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MS Announces: Windows XP will be sticking around for ten more years [UPDATED]


Ahh, I just love Windows XP. Don't you? That default theme never fails to irritate me. It's a UI so tacky that it pushed me to spend countless hours in figuring out how to customize it or get rid of it altogether (go LiteStep!).

Other Windows XP users are not as fortunate; these are mainly people sitting in gray, depressing cubicles, with restrictive IT departments and massive corporate-wide Windows installations. Up until today, these cubicled masses had some hope for a friendlier computing environment. After all, XP wasn't going to be supported forever, right?

Wrong. Today Microsoft announced Windows 7 users will be able to downgrade to XP at any point during Windows 7's life cycle. For Windows 7 Ultimate, that means up until 2020. In Microsoft's words:

Going forward, businesses can continue to purchase new PCs and utilize end user downgrade rights to Windows XP or Windows Vista until they are ready to use Windows 7. Enabling such rights throughout the Windows 7 lifecycle will make it easier for customers as they plan deployments to Windows 7.

What this effectively means is that IT departments who have an established enterprise-wide Windows XP installation base now don't have to upgrade. If (when) they buy new computers, they can just take their shiny new hardware and trick it out with crappy, outmoded Windows XP. Their users must be so happy!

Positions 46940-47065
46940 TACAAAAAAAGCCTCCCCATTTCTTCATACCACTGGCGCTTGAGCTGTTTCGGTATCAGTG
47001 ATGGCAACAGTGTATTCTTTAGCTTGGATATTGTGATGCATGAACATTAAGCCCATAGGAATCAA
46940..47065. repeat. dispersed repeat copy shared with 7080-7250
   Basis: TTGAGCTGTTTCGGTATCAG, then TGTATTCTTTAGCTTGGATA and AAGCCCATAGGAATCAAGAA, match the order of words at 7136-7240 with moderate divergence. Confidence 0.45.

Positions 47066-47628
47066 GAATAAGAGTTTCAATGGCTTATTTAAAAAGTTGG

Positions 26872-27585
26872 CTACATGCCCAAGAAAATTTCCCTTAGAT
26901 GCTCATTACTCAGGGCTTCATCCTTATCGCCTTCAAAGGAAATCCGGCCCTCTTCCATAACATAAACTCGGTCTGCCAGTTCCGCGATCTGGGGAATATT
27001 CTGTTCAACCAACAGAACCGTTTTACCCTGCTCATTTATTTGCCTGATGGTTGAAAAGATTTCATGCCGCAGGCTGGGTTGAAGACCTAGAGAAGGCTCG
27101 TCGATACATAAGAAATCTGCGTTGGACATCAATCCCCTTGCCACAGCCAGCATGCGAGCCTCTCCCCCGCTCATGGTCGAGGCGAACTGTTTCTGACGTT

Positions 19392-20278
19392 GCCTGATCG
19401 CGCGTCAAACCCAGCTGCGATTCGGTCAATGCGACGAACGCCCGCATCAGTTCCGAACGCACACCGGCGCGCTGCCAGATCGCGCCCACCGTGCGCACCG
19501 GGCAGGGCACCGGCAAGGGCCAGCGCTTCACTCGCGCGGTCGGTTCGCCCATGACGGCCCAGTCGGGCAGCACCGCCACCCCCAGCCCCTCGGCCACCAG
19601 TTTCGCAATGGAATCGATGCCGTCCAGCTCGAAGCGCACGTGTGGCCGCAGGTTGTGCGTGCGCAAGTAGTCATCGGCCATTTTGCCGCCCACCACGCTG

UPDATE: Microsoft has updated the original post to make things a bit clearer. It turns out the original information wasn't fully spot-on. Below are the exact details on what the extension means:

The sales lifecycle of Windows 7 will end two years after the release of the next version of Windows (which we don't yet know a ship date for). Downgrade rights only apply to how long Windows 7 will sell on OEM PCs – this is where the EULA comes into play, as mentioned above.

The support lifecycle of Windows 7 will be officially supported until 2019 – 10 years from its ship date. In simpler terms, as long as Windows 7 is sold via OEMs you can downgrade to XP. Once it stops selling, I assume the downgrade rights would be to Windows 7 itself (as we'll have the new version of Windows out).

[Via: ComputerWorld]

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Tags: legacy, microsoft, windows, windows7, xp